4. Kawaguchi-ko forest. Try something a little different with a visit to the Kawaguchi-ko Music Forest Museum at the base of Mount Fuji. This village is designed in the style of the European middle age and features an expansive rose garden that fills the area with the scent of roses when it’s in bloom. You’ll find all kinds of musical instruments and historical music boxes around here, with ongoing concerts from automated instruments, talented musicians, and various mixed medium artists as well.
5. Aokigahara forest. Growing on a bed of solid hardened lava, the dense Aokigahara forest in the northwestern flank of Mount Fuji absorbs sounds, making it a place of solitude and silence where you can easily get lost if you wander from the trail. Does the name sound familiar? You may have heard this forest called by its other name, “the suicide forest.” If you like to visit the spooky and supernatural on your travels, some say that the ghosts of those who have died in this forest remain there to haunt it.
Day trips to Mount Fuji
If you’re not big on hiking but still want to include Japan’s most famous mountain on your trip to Japan, consider going on a Mount Fuji day trip! Visit Fuji Five Lakes at the mountain’s base to enjoy the gorgeous view of Fuji from the water, visit the iconic Hakone shrine by boat, or soak in the famous Fujinomiya onsen. There are activities for all interests; adrenalin junkies can ride on some of the terrifying roller coasters of Fuji Q Highland while music enthusiasts listen to the Orchestrion play at the Kawaguchi-ko Forest. You don’t have to climb to the top of Mount Fuji to enjoy its beauty in the background as you explore your interests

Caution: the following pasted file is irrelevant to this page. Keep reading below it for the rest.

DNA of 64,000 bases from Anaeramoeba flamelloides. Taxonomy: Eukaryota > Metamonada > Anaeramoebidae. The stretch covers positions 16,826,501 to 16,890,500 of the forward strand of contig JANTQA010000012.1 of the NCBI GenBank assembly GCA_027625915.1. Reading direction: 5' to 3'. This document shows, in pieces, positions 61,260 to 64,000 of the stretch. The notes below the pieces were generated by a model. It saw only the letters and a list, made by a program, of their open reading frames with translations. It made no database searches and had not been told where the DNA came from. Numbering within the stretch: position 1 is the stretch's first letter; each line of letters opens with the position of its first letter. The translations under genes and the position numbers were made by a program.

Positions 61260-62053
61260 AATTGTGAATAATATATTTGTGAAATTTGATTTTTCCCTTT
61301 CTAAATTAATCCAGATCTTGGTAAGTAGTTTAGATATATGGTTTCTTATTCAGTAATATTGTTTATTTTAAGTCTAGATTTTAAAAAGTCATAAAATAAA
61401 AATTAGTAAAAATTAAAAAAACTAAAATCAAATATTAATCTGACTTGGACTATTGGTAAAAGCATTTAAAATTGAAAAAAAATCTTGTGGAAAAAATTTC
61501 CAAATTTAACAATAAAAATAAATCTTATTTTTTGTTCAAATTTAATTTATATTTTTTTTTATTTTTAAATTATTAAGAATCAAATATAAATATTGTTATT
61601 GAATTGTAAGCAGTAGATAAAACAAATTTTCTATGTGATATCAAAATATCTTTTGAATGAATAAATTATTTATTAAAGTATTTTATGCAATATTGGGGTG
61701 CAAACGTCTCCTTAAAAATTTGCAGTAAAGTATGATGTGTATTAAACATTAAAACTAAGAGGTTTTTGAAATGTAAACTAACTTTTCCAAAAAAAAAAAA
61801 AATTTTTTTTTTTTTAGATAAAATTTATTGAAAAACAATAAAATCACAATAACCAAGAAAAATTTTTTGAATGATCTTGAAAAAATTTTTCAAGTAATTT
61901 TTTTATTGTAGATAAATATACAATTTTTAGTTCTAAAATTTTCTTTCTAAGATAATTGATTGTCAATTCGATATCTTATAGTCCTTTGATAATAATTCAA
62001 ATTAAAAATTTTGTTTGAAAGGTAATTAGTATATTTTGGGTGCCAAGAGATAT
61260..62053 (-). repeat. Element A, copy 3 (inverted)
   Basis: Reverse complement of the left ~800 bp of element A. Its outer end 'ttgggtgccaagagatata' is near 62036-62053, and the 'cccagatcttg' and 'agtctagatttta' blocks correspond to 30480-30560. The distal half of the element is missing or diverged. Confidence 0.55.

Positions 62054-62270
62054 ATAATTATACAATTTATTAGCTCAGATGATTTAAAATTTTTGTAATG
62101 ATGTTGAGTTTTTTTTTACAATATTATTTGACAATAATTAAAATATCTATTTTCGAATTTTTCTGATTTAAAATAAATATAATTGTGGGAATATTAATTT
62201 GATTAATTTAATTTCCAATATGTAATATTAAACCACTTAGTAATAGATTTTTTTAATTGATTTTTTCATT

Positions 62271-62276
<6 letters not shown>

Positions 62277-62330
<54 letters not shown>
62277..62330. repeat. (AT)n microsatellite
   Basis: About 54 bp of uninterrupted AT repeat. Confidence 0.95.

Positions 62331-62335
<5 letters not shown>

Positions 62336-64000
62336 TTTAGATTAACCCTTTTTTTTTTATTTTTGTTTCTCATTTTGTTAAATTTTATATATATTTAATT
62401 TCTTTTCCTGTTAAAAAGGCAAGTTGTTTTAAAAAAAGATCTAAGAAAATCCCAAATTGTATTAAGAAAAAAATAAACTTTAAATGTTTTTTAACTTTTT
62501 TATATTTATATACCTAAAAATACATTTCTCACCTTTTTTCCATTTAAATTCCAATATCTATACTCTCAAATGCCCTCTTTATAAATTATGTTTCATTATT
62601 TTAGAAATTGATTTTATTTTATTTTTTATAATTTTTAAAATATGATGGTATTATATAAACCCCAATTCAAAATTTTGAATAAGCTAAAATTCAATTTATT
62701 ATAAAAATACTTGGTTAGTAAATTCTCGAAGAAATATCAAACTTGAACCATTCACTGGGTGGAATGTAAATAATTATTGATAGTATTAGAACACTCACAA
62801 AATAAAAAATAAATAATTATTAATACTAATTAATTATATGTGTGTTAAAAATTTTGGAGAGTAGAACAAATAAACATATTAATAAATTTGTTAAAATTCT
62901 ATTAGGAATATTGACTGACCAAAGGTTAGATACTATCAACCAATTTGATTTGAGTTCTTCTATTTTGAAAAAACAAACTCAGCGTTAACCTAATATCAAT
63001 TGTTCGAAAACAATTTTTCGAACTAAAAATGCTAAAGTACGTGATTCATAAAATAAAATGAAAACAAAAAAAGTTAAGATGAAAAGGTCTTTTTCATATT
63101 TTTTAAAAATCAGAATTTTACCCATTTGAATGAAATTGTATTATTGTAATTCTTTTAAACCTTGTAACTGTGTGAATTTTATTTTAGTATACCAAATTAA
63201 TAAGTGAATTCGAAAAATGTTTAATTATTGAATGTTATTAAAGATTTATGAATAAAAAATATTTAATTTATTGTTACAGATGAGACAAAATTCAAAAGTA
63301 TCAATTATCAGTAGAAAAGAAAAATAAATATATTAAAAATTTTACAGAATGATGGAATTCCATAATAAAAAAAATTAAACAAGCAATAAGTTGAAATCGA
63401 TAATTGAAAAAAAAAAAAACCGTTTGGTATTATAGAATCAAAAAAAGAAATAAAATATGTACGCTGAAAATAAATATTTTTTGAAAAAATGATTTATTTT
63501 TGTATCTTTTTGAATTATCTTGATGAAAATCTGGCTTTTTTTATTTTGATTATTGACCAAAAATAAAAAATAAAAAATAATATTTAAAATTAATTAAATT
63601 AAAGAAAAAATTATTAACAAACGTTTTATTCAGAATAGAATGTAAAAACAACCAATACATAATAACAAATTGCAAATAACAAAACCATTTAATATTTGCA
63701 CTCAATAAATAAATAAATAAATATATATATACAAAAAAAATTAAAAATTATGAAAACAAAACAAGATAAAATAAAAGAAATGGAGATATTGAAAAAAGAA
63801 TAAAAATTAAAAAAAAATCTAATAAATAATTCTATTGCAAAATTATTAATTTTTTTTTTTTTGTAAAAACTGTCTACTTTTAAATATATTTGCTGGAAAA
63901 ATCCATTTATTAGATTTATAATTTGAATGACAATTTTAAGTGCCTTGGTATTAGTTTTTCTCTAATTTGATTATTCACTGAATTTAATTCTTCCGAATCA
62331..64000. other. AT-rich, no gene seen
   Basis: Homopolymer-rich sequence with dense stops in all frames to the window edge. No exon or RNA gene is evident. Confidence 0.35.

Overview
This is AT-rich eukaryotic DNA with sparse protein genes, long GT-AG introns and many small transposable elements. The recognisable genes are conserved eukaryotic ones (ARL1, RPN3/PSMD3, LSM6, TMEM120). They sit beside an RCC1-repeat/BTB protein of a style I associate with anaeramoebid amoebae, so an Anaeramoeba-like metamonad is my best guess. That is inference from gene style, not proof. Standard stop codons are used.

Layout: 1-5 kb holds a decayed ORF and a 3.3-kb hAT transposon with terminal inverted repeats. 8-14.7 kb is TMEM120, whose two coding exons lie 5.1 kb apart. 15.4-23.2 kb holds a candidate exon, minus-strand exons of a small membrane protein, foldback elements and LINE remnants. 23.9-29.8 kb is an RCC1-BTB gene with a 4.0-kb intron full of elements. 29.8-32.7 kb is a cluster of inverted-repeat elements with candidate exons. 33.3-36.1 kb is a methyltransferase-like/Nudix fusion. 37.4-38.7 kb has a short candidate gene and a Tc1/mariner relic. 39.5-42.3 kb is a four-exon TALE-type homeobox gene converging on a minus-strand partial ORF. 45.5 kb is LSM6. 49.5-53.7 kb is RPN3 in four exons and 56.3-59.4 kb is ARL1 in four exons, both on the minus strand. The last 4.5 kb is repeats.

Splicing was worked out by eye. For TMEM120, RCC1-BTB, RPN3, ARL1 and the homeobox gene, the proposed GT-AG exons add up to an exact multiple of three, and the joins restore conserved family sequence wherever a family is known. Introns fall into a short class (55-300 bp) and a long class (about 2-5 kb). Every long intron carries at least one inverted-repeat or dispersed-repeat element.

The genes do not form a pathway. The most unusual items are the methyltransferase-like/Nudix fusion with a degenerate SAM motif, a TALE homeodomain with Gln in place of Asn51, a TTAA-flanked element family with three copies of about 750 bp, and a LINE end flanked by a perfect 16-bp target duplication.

Good to know
- Since the trails can get foggy quickly and some of them intersect, hire a guide to ensure you stay on track all the way. Plus, opting for a Mount Fuji hike tour can open up a whole world of information about the cultural and geological significance of the mountain.
- If your route includes running down a sunabashiri, make sure to rent some gaiters and goggles or you may find the fine volcanic sand in your shoes and eyes which is a real buzzkill.
- While you may want to visit Japan during the Obon festival, plan on climbing Mount Fuji before or after. During Obon week Fuji sees a huge increase in visitors and it causes massive congestion on the trails that can have you waiting in lines on the mountainside.
- Plan to spend the night in one of Fuji’s many mountain huts. While you may be able to do the whole hike in one grueling day, you’re more likely to get altitude sickness if you do. The huts are conveniently located to give you a spot to rest before the final push so you can be at the summit by sunrise!
- Check out our packing checklist to make sure you have everything you need on climbing Mount Fuji safely!
Whether you’re an experienced hiker or a novice, there’s a Mount Fuji hike to take you to the mountaintop! With gorgeous views and the special camaraderie that forms between climbers, your trip up the mountain will be nothing short of memorable. Even if you don’t like to hike, the area surrounding this iconic mountain offers plenty of hot springs to relax in while you sneak peeks at Fuji’s silhouette above you.